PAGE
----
The management of a cardiac arrest can be stressful at the best of times, but add into that the patient being a child and you have the potential for an overwhelmingly stressful situation.
Fortunately the major resuscitation bodies have some sound guidance on the management of paediatric arrests. In this episode we run through some of those guidelines and also the evidence base on the topic (scant at best!). We also touch on conveyance of the prehospital paediatric arrest, bringing familiy into the resuscitation area and knowing when to cease resuscitation.
We hope the podcast helps you prepare that little bit more for the next case you might see and that it may also ease the stress of such an emotive case.
Simon, Rob & James
Professor Simon Carley from St. Emlyns caught up with us at the superb Trauma Care Conference and talked through his top papers in trauma from the last 12 months.
There's something for everyone from diagnosing arterial injuries, blood pressure targets in the head injury patient, to i.v. contrast all the way through to imaging in kids.
If you haven't already, make sure you go and check out the St Emlyn's blog that underpins the talk that Simon gave. And if you're looking for a great value conference to suit all health care disciplines then make sure to keep an eye out for tickets when they go on sale for Trauma Care 2019.
A huge thanks to Simon C for his time recording the podcast and we'd love to hear any comments or feedback.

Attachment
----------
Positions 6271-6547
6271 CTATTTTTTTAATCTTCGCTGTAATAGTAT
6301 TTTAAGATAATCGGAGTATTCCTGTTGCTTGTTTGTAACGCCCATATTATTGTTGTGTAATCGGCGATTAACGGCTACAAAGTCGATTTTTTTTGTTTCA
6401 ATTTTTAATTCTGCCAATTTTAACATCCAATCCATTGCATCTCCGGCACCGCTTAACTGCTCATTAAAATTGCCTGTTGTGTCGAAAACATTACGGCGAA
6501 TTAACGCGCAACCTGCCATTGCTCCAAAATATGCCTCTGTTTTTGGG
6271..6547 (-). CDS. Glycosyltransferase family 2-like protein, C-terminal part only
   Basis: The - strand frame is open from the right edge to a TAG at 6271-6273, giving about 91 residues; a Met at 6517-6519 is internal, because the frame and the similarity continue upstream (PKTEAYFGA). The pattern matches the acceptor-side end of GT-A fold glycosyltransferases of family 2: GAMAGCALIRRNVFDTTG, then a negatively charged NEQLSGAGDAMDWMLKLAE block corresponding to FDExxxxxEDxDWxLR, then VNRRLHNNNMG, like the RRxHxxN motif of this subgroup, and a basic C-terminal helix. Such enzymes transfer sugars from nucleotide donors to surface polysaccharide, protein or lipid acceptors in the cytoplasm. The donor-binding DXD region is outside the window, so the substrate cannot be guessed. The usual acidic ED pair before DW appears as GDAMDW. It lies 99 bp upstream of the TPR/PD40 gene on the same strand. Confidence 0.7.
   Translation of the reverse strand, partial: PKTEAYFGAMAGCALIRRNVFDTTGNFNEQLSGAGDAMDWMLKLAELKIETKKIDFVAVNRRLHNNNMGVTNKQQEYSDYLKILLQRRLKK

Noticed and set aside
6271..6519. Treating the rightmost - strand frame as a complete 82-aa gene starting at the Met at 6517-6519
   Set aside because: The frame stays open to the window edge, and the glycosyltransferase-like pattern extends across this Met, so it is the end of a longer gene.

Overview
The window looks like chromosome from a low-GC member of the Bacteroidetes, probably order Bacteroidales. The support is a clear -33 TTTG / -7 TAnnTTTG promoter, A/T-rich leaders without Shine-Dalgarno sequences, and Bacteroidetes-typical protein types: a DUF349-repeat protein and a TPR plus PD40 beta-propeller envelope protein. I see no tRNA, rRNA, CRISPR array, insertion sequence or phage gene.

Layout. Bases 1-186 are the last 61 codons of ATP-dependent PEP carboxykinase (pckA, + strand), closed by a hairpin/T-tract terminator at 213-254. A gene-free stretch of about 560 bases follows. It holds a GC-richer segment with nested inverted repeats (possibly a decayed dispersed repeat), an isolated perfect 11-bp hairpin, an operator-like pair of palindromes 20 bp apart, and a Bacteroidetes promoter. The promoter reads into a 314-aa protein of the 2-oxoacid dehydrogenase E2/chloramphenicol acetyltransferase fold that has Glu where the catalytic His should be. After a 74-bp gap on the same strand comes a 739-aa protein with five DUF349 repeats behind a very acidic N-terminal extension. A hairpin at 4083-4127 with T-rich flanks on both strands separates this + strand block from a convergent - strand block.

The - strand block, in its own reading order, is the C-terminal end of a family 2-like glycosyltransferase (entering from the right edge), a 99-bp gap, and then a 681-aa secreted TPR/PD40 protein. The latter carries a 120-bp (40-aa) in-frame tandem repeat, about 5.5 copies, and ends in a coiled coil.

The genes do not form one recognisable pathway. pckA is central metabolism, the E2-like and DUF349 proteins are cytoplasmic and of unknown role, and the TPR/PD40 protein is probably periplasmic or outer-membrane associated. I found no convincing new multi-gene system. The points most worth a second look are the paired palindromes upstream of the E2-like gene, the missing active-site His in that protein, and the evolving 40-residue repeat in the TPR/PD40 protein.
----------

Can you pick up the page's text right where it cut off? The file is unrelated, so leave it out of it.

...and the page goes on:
References & Further Reading
Dare we say it, we think this month's papers podcast is the best yet, we've got 3 superb papers and topics to consider!
The literature has been pretty airway heavy this month so we've got 3 papers on and around the topic for you.
First up we have a look at a really interesting paper from London HEMS looking at the risks v benefit of prehospital rapid sequence intubation in patients who are awake but hypotensive, is RSI a much needed move or something we should be looking to avoid prehospitally.
Airways-2 will soon be published looking at supraglottic airway management compared to intubation as first line airway management in out of hospital cardiac arrest, but JAMA has just published a paper comparing bag-mask ventilation vs endotracheal intubation in the same situation. It'll be interesting to see if this papers results fall inline with Airways-2.
Finally we take a look at a systematic review trying to give us the answer to direct or video laryngoscopy in emergency endotracheal intubation outside the OR.
Have a listen but most importantly have a look at the papers yourself and let us know your thoughts.
References & Further Reading
Effect of Bag-Mask Ventilation vs Endotracheal Intubation During Cardiopulmonary Resuscitation on Neurological Outcome AfterOut-of-Hospital Cardiorespiratory Arrest: A Randomized Clinical Trial. Jabre P. JAMA. 2018